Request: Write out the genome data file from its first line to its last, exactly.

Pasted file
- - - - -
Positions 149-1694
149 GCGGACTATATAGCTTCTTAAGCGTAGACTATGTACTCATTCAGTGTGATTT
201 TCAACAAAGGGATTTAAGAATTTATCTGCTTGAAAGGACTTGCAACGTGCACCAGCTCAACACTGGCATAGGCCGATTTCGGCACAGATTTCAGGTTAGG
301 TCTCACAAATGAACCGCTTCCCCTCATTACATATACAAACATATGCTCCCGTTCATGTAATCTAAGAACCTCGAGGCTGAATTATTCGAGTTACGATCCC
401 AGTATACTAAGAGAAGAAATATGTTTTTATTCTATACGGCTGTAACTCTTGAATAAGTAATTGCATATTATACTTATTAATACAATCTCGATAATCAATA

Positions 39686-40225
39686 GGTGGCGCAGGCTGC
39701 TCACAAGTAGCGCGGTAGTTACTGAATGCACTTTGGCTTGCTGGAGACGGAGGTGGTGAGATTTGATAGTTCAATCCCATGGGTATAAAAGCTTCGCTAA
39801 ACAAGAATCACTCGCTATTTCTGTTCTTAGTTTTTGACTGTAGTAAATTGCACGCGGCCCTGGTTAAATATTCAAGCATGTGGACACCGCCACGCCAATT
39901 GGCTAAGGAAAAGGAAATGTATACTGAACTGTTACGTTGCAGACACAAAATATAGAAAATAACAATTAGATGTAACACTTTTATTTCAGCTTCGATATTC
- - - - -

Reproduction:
Positions 149-1694
149 GCGGACTATATAGCTTCTTAAGCGTAGACTATGTACTCATTCAGTGTGATTT
201 TCAACAAAGGGATTTAAGAATTTATCTGCTTGAAAGGACTTGCAACGTGCACCAGCTCAACACTGGCATAGGCCGATTTCGGCACAGATTTCAGGTTAGG
301 TCTCACAAATGAACCGCTTCCCCTCATTACATATACAAACATATGCTCCCGTTCATGTAATCTAAGAACCTCGAGGCTGAATTATTCGAGTTACGATCCC
401 AGTATACTAAGAGAAGAAATATGTTTTTATTCTATACGGCTGTAACTCTTGAATAAGTAATTGCATATTATACTTATTAATACAATCTCGATAATCAATA

Positions 39686-40225
39686 GGTGGCGCAGGCTGC
39701 TCACAAGTAGCGCGGTAGTTACTGAATGCACTTTGGCTTGCTGGAGACGGAGGTGGTGAGATTTGATAGTTCAATCCCATGGGTATAAAAGCTTCGCTAA
39801 ACAAGAATCACTCGCTATTTCTGTTCTTAGTTTTTGACTGTAGTAAATTGCACGCGGCCCTGGTTAAATATTCAAGCATGTGGACACCGCCACGCCAATT
39901 GGCTAAGGAAAAGGAAATGTATACTGAACTGTTACGTTGCAGACACAAAATATAGAAAATAACAATTAGATGTAACACTTTTATTTCAGCTTCGATATTC